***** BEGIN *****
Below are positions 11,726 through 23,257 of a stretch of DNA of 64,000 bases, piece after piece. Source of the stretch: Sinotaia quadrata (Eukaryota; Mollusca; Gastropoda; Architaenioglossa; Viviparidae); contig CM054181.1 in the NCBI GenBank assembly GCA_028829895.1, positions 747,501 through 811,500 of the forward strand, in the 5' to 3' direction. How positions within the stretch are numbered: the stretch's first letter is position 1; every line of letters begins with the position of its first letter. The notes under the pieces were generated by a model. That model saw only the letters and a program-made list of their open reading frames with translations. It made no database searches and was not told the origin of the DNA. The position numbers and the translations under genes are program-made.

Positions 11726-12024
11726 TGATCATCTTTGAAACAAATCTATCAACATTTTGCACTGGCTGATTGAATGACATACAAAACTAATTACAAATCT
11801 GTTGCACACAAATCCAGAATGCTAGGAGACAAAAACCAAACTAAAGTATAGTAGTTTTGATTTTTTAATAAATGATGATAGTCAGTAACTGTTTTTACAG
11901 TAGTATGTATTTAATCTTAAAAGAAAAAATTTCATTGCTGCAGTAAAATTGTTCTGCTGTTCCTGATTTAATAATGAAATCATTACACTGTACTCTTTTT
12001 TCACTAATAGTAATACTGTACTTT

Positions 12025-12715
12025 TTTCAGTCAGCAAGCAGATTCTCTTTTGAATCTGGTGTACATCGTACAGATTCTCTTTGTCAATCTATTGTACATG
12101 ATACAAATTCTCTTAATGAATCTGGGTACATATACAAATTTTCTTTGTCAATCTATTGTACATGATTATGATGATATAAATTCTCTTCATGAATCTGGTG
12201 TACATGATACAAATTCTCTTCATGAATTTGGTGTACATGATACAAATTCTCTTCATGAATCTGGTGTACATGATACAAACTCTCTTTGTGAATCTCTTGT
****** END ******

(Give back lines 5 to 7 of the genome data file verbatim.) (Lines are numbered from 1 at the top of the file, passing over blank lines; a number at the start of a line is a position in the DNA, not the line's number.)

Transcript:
11901 TAGTATGTATTTAATCTTAAAAGAAAAAATTTCATTGCTGCAGTAAAATTGTTCTGCTGTTCCTGATTTAATAATGAAATCATTACACTGTACTCTTTTT
12001 TCACTAATAGTAATACTGTACTTT

Positions 12025-12715